4. Would you be able to describe the festival in 4 words? Give us a “start up” to attract the audience and the volunteers!
ÉCU: A unique experience, yours!
Come, join our team. Experience ÉCU.
And Alexander interviews Alessia
1. What’s been your biggest challenge interning at ÉCU so far? what have you learned from it? What do you expect to gain from Interning in ÉCU?
Every day is a challenge! A great challenge was organizing an ÉCU presentation in Italy, we didn’t have long to prepare, but thanks to the collaboration of all the staff including Scott and Kadi, we managed to do it and it was a success! From this challenge I have had the confirmation that nothing is impossible when you are a good team! But the greatest challenge…I’m working on, and I hope to win it, or rather I want to win it. Every day I get positive feedback and this gives me the strength to try to widen our horizons. The world is big and full of festivals and companies…therefore there is a lot of work to do! Cinema is one of my passions and I have tried to go into different aspects connected to it: I’m journalist and press officer, I have studied acting and directing and I have worked as an actress for films, theater and TV and I have managed international relationships and special projects and events for an international theater festival. I wanted be part of a new international team and I wanted to know the dynamics of the creation, promotion, and diffusion of independent cinema… and ÉCU allows me to do this! I really hope that my collaboration with the festival can continue, I have so many ideas that I would like to propose…and I adore Paris, its directors, its cinema and some of its actress and actors!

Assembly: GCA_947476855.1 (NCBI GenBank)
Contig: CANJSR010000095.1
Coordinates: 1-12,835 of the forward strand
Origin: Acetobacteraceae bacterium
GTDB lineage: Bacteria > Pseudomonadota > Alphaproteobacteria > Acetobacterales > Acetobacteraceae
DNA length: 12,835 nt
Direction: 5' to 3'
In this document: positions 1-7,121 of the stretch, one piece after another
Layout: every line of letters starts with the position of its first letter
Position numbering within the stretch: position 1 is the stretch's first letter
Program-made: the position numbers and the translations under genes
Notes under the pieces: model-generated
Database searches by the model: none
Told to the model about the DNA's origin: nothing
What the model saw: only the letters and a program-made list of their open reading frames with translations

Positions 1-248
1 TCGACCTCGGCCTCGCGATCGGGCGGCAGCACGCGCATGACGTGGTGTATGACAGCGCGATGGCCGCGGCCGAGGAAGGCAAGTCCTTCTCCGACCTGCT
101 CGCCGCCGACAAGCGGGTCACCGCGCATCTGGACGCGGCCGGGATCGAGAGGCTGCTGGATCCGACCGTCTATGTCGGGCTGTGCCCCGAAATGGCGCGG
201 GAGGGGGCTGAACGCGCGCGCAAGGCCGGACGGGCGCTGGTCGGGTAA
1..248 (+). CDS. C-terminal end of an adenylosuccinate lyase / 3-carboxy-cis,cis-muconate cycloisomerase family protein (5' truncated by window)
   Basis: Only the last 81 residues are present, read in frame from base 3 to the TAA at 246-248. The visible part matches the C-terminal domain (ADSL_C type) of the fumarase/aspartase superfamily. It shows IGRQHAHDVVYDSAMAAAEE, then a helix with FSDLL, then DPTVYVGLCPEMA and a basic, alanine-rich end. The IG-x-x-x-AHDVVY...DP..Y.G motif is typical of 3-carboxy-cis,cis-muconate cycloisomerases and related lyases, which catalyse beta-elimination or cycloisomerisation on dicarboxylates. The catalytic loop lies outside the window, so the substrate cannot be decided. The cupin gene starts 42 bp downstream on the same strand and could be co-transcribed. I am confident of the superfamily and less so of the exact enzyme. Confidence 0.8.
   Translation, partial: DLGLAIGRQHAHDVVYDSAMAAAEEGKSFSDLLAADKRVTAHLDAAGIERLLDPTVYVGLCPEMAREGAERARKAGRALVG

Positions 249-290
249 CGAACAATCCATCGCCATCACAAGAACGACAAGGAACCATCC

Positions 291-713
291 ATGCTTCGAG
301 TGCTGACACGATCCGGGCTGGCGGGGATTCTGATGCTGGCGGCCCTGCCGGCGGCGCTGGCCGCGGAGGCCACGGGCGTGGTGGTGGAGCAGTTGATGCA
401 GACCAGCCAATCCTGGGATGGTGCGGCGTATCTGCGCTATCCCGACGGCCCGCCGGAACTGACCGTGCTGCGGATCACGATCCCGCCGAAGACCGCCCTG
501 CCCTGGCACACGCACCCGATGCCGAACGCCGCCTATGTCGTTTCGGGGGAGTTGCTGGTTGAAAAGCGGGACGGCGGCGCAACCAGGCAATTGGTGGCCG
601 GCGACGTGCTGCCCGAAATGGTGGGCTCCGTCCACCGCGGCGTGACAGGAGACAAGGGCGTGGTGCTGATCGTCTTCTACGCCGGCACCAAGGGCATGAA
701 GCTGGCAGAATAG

2. Where are you working from? What’s your job? Describe a ‘normal’ working day for you.
I’m working from Italy, and I’m the Italian representative and business development manager, I manage and develop the partnership and sponsorship with Italy, Germany, Austria, Switzerland, Portugal and in all the countries where ÉCU doesn’t have active collaborations at the moment. Furthermore, I manage the communication and Italian translations. My working day is often complicated but very amusing and stimulating, I try to be available 24/7…sometimes when I’m shopping there I get a new message from one of our future partners. But that’s why I like it so much!
3. What’s your opinion about the ÉCU Italian front? Is it good for Italian filmmakers? If so, why?
In Italy there are so many film festivals, some important and some less, we have succeeded in establishing a lot of partnerships with Italian festivals among which the RIFF, and others (some very important) that we are working on. Italy has a hard time, even if its cinema is of high quality, it doesn’t often succeed in exporting its films, except in some cases. This year at the Cannes festival we had Moretti and Sorrentino. Young people and especially “independent” filmmakers often stay in the shade, because they don’t have an international network to profit from. My purpose and that of ÉCU is to help the Italian festivals and the young Italian directors to export their work and to create an international network. Italy could be the birthplace of the new François Ozon!
4. The good, the bad and the ugly of working from Italy. Some words of advice to future interns/volunteers?
The good thing about working from Italy is that I can meet our partners, and I can explain all the details, as some festivals and organizations prefer to be in direct contact with us. The ugly part is that I cannot be in Paris and to talk directly with Scott, Kädi and the rest of the team, I miss out on their brunches and parties and above all the conversations in French! Interns should volunteer if you like cinema, if you feel like a true citizen of the world and if you want to widen your experiences. You will learn so much and will increase your abilities and skills, in an international and multi ethnic atmosphere … don’t miss this opportunity!